Your fit is the university in which you perfectly, well, fit. Look for a place that will allow you to pursue your interests and goal, and for a place in which you fulfill the requirements and have the characteristics of the students they are looking for.

Some tips:

  • Do some thorough research and be open to possibilities: don’t only focus on the most known and prestigious universities, there are some great places out there, where you might find that you fit perfectly.
  • Learn about the requirements: each university has its own acceptance rate and you may or may not be accepted depending on how close your profile is to what they are looking for.
  • Be familiar with each university’s web page: read their About section, their Mission statement, and their International Student Admissions. These will help you understand each university’s identity, what they value and their expectations. You should also read about their academic offers: their degrees, majors and programmes.

Creating your list:

After you have defined your priorities and researched options, you must create your college list. You could begin with up to 15 universities, but it would be better if you eventually go down to 5-10. 

To create a good and balanced list, it is recommended that your choices have a varied acceptance rate. We could divide them into three groups:

  • Safety schools: less selective universities, or whose requirements you greatly exceed. You should have about two of these.
  • Match schools: universities in which your profile fits perfectly. You fulfil all the requirements and you seem to be what they are looking for. You should have at least 3 of these.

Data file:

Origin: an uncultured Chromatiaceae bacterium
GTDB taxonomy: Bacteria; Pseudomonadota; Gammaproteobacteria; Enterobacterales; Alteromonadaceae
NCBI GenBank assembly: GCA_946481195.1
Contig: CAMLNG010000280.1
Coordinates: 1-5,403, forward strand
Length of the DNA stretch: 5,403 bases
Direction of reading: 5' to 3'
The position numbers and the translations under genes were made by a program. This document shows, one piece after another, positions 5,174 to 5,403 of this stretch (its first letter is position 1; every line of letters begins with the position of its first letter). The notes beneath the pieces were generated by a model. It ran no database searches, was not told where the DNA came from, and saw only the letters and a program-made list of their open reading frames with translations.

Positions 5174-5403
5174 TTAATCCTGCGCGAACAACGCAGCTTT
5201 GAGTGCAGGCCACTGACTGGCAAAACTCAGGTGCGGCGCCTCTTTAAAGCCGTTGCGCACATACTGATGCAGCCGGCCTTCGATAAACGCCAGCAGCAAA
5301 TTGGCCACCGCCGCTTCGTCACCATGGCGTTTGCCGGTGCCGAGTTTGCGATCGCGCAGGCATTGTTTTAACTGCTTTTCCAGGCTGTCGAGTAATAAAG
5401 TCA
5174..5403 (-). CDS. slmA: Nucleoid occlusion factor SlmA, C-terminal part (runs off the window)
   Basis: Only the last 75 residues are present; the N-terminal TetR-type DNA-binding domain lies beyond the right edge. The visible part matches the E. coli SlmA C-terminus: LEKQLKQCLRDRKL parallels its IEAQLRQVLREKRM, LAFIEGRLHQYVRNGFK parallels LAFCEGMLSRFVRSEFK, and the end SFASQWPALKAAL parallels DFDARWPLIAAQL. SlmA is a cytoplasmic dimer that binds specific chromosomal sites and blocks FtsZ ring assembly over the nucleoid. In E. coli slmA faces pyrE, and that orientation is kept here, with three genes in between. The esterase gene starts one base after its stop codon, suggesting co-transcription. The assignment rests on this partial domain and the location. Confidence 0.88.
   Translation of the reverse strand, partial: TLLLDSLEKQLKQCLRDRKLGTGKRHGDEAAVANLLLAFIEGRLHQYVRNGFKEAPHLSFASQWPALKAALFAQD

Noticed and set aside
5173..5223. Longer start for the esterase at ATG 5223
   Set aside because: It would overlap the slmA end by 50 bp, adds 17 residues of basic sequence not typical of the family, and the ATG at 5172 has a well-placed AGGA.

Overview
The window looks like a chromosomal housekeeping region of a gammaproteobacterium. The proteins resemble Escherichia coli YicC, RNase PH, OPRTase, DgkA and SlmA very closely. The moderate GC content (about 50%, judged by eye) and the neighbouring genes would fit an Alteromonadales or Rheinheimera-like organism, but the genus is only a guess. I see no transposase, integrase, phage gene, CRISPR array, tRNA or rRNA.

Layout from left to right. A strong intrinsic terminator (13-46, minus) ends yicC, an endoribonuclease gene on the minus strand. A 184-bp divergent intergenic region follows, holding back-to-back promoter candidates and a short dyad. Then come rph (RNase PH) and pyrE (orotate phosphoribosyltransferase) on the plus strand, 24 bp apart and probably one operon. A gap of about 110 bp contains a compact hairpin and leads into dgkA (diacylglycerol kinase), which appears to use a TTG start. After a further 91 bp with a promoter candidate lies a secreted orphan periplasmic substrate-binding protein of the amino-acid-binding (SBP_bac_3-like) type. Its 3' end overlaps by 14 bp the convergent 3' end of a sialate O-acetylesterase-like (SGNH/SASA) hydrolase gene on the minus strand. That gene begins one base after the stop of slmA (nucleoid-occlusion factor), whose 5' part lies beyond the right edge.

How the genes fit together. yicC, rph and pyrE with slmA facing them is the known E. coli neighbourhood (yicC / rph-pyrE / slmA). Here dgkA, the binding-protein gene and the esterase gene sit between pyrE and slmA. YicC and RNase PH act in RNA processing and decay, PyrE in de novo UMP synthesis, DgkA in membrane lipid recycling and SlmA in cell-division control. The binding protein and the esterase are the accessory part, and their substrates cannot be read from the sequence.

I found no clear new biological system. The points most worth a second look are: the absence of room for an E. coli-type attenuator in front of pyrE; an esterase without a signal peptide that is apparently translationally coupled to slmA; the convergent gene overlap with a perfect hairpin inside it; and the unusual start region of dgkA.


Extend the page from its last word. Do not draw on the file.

• Reach schools: more selective universities. You are interested in attending these but your profile could not be enough for what they are looking for. You should have 1 or 2 of this group.

I know from experience that searching for a college can feel really overwhelming. Personally, I felt that way until I began. Once you get down to it, you just have to take it little by little. I needed time to decide my priorities and to get all the information, so make sure that you start early so that you don’t have to rush anything. Once I had all my options, I just had to narrow it down a bit. As of right now, I have already made up my mind on a list and I am starting to prepare the application process. 

You now have all the information, so you can begin your own college journey. Best of luck! Just take it little by little and don’t worry, you’ll eventually get to where you need to be.

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  1. Hey! What do you mean by saying students “deal breaker while choosing a university”? Thank you!

    1. Hello! When something is a deal-breaker, that means that having/not having a specific condition is essential when making your final decision. For example, my deal-breaker was that I wanted to go to a university with a good International Relations program, regardless of the ranking of the university in other regards.